Hi I’m Jack, I’ve been a volunteer at Soho House Museum for a couple of years now. I was inspired to volunteer by an open day held at Soho House which highlighted volunteer opportunities at all of Birmingham Museums Trust’s sites.
It is such a privilege to be a volunteer here where the sense of history is ever present and the staff are so friendly and supportive. It is such an important site, in my opinion, for four reasons:
- It was the home of the famous entrepreneur and ‘natural philosopher’ Matthew Boulton from 1761.
- It is a Georgian Grade II* listed building.
- It was one of the most important sites of the Industrial Revolution in the 18th Century.
- It is the ‘spiritual’ home of the Lunar Society of Birmingham.
I volunteer for one day a week and try to get involved in many different things: I help keep the site tidy; I do a little gardening when there is time; but my main role is as a guide to the House. I am retired, but my background as a Chartered Engineer and Scientist means I am naturally drawn to tales of the Soho Manufactory (built in 1764), the Boulton and Watt steam engine business (James Watt appeared on the scene in 1774) and the Lunar Society. However, the beauty of the role is that I can tailor tours on various themes, particularly if it is a small group with a particular interest. I can talk on: the artworks of the house; the silver, silver plate and ormolu wares; revolution and enlightenment; and I can ‘bore for Birmingham’ on the Lunar Society. My fellow volunteer Gillian is brilliant on the Georgian period, social and family history. There is a seemingly endless archive to enable continuing research.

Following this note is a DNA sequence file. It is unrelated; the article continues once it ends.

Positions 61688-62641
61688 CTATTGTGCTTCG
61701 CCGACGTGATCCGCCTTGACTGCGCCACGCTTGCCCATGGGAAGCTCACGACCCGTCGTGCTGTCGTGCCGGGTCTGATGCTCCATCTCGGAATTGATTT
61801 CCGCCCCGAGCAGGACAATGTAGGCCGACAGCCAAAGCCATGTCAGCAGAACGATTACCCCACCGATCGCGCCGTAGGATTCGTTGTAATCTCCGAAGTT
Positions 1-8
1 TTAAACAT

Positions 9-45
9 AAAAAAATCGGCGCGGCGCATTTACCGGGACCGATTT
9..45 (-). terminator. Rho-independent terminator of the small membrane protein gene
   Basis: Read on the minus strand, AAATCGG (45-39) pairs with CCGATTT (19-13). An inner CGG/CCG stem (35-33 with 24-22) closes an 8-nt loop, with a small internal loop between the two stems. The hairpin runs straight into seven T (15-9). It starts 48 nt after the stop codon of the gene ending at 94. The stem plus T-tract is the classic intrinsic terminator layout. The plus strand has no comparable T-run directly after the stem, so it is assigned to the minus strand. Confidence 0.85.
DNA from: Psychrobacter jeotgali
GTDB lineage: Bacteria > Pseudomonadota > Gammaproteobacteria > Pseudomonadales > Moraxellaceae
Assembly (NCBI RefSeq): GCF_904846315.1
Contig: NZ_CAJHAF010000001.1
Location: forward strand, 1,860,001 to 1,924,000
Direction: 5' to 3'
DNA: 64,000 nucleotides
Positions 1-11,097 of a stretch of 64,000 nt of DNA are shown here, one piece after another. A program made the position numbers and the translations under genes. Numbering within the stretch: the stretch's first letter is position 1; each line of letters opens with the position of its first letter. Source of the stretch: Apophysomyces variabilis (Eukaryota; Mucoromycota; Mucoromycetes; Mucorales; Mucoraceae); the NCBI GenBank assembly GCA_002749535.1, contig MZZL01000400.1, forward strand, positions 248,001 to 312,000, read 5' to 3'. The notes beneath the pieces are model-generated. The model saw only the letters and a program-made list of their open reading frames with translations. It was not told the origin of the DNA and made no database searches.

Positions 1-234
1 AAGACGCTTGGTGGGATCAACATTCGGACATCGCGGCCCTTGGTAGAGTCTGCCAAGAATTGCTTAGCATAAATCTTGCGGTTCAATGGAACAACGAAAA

We get some very good reviews on Trip Advisor such as “…Soho House is of International and National significance. As such it is the most important Neoclassical Enlightenment house in England, and ...deserves to be known the World over”.
The time period (1761-1809) Boulton lived here means there are links with cataclysmic events such as the American and French Revolutions, Napoleonic Wars and with famous individuals/ E.g. Benjamin Franklin, Thomas Jefferson and Admiral Lord Nelson visited, the great Scottish engineer Thomas Telford was around in the Midlands at this time and Boulton’s famous Astronomical Clock was ‘loaned’ to Catherine the Great in St Petersburg. This is my favourite object in the house and I am pictured here with it.
Finally, the Birmingham region as a whole needs to be much more ambitious on heritage. There is enough of interest to think about a World Heritage Site status with Soho House, Soho Foundry, Brindley Canal, Galton Bridge, surviving Boulton & Watt steam engines and the Jewellery Quarter to name a few!
If you are interested in volunteering for Birmingham Museums then take a look at the current volunteering opportunities we have available across all our sites.